As the talks have progressed, both parties have expressed their mutual desire for peace, but continue to be hampered by lingering obstinance and inflexibility. Nevertheless, the GOS and SPLM have gradually and grudgingly allowed the concept of a partnership to take hold and, as a result, we have seen a quantifiable increase in compromise and flexibility in recent talks. The April 2 summit between President Bashir and Chairman Garang sent a clear signal of their commitment by publicly stating their objective to reach a settlement by the end of June. Both leaders agreed to intensify the communications between them and their senior advisors. This is promising.

The United States will seek to build on this by increasing dialogue between the leaders of both sides and by assisting the SPLM in coordinating its message to its constituencies. The United States is also coordinating with other donors to make clear to the two parties the benefits to the people of Sudan that will come with peace. This will mitigate the possible effects of misinformation by the opponents to peace that compromise the requisite trust and flexibility.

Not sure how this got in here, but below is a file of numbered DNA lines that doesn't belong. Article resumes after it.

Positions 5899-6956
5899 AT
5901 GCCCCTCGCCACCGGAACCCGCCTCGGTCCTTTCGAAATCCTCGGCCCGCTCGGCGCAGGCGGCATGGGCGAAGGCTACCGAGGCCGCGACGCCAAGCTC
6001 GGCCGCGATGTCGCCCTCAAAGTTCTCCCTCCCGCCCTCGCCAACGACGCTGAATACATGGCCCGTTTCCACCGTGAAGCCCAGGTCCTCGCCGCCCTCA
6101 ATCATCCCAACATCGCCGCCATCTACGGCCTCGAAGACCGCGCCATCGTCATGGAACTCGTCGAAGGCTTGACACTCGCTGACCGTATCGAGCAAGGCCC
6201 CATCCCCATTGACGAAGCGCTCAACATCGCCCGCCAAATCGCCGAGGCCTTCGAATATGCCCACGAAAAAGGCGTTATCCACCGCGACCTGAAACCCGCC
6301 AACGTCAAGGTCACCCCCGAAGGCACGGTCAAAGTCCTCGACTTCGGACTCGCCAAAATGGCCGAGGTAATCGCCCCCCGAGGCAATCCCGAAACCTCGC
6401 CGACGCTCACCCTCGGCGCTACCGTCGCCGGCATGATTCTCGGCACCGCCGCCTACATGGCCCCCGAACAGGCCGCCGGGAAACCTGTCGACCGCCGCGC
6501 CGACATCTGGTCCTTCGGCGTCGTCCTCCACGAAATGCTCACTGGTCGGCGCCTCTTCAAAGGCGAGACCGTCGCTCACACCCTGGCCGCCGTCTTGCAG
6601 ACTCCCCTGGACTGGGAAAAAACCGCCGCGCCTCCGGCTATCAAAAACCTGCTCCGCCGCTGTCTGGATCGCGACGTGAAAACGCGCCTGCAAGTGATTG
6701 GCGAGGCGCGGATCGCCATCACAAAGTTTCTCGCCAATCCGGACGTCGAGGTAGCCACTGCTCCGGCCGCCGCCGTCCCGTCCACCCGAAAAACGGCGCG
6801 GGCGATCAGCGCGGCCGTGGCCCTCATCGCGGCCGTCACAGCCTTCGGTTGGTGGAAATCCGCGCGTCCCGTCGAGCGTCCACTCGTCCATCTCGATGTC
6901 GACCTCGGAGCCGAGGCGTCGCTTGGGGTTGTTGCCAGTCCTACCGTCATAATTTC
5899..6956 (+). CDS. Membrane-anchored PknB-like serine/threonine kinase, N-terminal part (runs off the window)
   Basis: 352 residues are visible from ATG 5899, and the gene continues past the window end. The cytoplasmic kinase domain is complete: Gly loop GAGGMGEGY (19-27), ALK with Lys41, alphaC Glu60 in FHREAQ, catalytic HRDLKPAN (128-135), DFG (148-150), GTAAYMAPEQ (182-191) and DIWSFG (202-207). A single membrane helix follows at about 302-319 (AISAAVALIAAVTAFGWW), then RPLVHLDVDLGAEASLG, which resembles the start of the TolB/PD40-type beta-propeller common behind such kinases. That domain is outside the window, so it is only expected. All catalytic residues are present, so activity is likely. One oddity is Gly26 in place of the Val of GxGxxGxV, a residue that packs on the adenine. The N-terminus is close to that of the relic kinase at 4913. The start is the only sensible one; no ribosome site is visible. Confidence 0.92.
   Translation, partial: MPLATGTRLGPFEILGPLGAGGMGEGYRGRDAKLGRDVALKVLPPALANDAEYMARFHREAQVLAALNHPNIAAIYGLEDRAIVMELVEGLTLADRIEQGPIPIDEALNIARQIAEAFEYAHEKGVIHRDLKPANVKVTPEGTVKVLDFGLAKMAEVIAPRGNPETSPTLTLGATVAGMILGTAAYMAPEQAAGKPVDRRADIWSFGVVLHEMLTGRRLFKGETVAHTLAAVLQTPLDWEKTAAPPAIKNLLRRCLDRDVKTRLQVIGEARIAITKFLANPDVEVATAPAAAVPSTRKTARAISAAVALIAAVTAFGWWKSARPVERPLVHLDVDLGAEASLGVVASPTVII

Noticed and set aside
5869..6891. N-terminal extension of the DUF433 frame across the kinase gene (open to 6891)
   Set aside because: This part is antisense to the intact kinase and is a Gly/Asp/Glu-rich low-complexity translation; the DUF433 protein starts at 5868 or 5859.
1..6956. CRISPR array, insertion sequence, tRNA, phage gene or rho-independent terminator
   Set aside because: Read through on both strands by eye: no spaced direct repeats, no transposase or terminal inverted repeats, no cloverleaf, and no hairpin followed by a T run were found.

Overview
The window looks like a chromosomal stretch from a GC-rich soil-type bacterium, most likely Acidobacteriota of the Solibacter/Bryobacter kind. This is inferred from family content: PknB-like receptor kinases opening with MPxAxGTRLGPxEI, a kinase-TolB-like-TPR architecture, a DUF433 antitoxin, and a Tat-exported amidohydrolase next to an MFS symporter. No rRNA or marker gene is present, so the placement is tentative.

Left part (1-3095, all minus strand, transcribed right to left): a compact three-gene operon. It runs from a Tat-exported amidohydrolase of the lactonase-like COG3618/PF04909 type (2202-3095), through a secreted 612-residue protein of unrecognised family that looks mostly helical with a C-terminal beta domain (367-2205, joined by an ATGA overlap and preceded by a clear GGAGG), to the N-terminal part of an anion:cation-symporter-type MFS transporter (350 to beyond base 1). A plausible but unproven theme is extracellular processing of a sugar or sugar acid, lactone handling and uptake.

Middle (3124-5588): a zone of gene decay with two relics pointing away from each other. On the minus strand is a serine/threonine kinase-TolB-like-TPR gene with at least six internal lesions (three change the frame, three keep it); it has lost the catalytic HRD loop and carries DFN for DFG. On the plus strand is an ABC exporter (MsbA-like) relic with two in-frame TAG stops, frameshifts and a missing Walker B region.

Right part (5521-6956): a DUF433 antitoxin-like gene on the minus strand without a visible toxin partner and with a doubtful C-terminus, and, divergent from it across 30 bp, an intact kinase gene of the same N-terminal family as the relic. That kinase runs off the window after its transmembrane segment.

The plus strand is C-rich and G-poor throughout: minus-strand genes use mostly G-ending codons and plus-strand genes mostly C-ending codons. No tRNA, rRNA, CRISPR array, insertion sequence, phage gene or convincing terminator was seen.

(C) The President's Special Envoy, the parties to the conflict, the mediator, and the international observer states all continue to support the peace process and its continuation.

Since the enactment of the Sudan Peace Act, the United States has carefully and closely scrutinized the progress of the ongoing talks. This has been accomplished through dialogue with both parties and the other observer states and through the engagement of senior Department officials.